I believe writing the name on the boulder is quite ego driven. You want people to know you did the problem, you want them to see you've climbed it and that the name is given and written permanently. Has climbing ever been helped by knowing the name of a problem? Is the grade the next thing to added? Different colours to highlight feet and hands?

Imagine a boulder that has 20 problems on it? Squamish has a few with that many. What is it going to look like with names painted all over the rock?

No amount of reasoning seemed to be getting through to this individual. He thought he was right and nothing I said seemed to matter. I said we'd been climbing in this area for 12 years and got on just fine without names and arrows. He being a new climber to the area should respect the local ethic. Again he didn't seem to care.

The fact that his actions could cause a large split in the climbing community didn't seem to matter either. The more I debated the more I realized that he wasn't going to change his mind. He said he had this debate with others and based on their disagreements towards arrows he decided to write the names as well.

I didn't have anything more to say after that. I felt like he was a destructive force and a detriment to the community as a whole. To write the names large and bold out of spite was a person I couldn't reason with.

It put a huge damper on an otherwise fun day of bouldering. I won't name names on this blog but I hope the person out there writing names and drawing arrows leaves Duncan alone. I feel the the solution will be to bring graffiti remover next time I head up to the boulders to remove all trace of this ego driven nonsense.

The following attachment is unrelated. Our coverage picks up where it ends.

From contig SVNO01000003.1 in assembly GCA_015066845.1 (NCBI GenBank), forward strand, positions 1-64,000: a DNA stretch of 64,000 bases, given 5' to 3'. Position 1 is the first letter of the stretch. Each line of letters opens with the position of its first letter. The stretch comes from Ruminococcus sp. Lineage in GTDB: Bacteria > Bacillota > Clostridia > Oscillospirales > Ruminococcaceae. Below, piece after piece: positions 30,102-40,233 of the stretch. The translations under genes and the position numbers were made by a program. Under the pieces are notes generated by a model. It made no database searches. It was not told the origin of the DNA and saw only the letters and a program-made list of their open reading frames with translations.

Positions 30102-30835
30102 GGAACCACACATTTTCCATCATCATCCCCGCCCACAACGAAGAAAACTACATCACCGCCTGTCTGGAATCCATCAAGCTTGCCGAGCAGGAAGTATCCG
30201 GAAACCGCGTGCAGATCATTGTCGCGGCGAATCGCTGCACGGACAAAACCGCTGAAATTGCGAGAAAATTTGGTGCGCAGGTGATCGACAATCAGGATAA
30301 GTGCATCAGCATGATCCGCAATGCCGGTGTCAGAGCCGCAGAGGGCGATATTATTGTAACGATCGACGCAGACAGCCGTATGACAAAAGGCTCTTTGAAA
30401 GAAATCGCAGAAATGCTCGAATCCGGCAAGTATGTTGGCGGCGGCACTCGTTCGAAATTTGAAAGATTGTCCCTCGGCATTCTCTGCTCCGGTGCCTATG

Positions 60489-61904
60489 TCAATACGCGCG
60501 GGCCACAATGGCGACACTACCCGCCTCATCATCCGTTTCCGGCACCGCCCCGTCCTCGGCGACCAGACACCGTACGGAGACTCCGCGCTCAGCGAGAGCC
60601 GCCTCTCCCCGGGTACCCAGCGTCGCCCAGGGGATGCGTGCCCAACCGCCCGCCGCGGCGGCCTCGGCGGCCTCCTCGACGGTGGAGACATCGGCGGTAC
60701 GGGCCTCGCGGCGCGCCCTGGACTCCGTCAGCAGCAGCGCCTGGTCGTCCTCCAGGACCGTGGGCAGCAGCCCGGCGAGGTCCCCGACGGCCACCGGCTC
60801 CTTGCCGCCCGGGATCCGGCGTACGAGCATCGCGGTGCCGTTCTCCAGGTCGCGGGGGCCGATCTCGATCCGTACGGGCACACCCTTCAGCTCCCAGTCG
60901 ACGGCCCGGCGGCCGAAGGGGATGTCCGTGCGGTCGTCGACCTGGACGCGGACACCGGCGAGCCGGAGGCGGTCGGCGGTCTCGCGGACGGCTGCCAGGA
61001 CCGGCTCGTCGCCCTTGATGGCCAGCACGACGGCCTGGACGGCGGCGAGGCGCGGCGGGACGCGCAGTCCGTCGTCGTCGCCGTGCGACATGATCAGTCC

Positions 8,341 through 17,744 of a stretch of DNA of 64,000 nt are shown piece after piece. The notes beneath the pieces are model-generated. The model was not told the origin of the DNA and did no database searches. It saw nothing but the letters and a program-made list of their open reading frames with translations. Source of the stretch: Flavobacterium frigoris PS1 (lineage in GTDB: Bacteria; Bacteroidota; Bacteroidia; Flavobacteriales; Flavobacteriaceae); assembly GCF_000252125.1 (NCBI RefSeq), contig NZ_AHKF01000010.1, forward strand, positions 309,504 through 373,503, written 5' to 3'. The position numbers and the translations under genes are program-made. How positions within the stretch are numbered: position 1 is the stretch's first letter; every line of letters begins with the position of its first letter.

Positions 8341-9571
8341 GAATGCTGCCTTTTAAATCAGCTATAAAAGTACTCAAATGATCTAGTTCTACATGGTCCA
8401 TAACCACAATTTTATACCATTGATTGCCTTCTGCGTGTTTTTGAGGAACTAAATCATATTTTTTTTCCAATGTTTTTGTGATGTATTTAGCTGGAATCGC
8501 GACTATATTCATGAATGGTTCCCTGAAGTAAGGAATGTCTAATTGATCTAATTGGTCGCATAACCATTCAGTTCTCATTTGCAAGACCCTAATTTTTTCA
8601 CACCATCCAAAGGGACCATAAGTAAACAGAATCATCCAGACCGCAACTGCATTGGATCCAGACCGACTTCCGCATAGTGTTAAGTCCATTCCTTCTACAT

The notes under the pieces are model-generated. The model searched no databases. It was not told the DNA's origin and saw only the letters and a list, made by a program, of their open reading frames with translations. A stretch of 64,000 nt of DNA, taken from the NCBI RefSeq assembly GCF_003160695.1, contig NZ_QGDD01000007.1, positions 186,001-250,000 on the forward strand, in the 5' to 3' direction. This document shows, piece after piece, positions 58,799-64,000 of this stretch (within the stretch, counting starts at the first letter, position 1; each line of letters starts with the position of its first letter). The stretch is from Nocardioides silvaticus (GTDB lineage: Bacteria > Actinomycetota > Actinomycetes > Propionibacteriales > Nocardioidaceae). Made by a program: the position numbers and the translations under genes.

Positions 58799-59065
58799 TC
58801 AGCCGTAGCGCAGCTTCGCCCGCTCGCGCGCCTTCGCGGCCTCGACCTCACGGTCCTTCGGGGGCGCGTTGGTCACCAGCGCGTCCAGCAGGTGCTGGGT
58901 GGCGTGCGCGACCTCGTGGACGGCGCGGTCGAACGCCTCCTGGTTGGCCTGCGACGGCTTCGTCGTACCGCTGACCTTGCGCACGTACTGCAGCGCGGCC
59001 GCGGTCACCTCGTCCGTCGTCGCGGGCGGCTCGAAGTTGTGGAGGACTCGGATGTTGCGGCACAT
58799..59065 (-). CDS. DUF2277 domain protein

Sorry for a downer post. I promise next time to be all circuits and harder ascents.


Wednesday, July 6, 2011

The Ten Commandments of Bouldering Etiquette

  1. Thou shall not Gang Bang a boulder problem.*
  2. Thou shall leave a bouldering area better then you found it.
  3. Thou shall only listen to music with headphones.
  4. Thou shall brush off your excessive chalk and ticks.
  5. Thou shall stay on designated trails.
  6. Thou shall give attentive spots.
  7. Thou shall not brag or spray excessively.
  8. Thou shall keep your language and tone to a reasonable level.
  9. Thou shall think of the area more than yourself.
  10. Thou shall control your animal's behaviour.
*** Gang bang -- To show up to a boulder problem in a large group and proceed to attack the boulder with no respect for the boulder or anyone else trying it. A classic gang bang move is to steam roll a small group with a larger one finally forcing the small group to leave due to the loud obnoxious behaviour. Usually gang bangers don't brush or clean feet between tries. Gang bangers often have one or two climbers who have climbed the problem before who either sit to the side spraying about past glory or trying to climb said boulder with street shoes.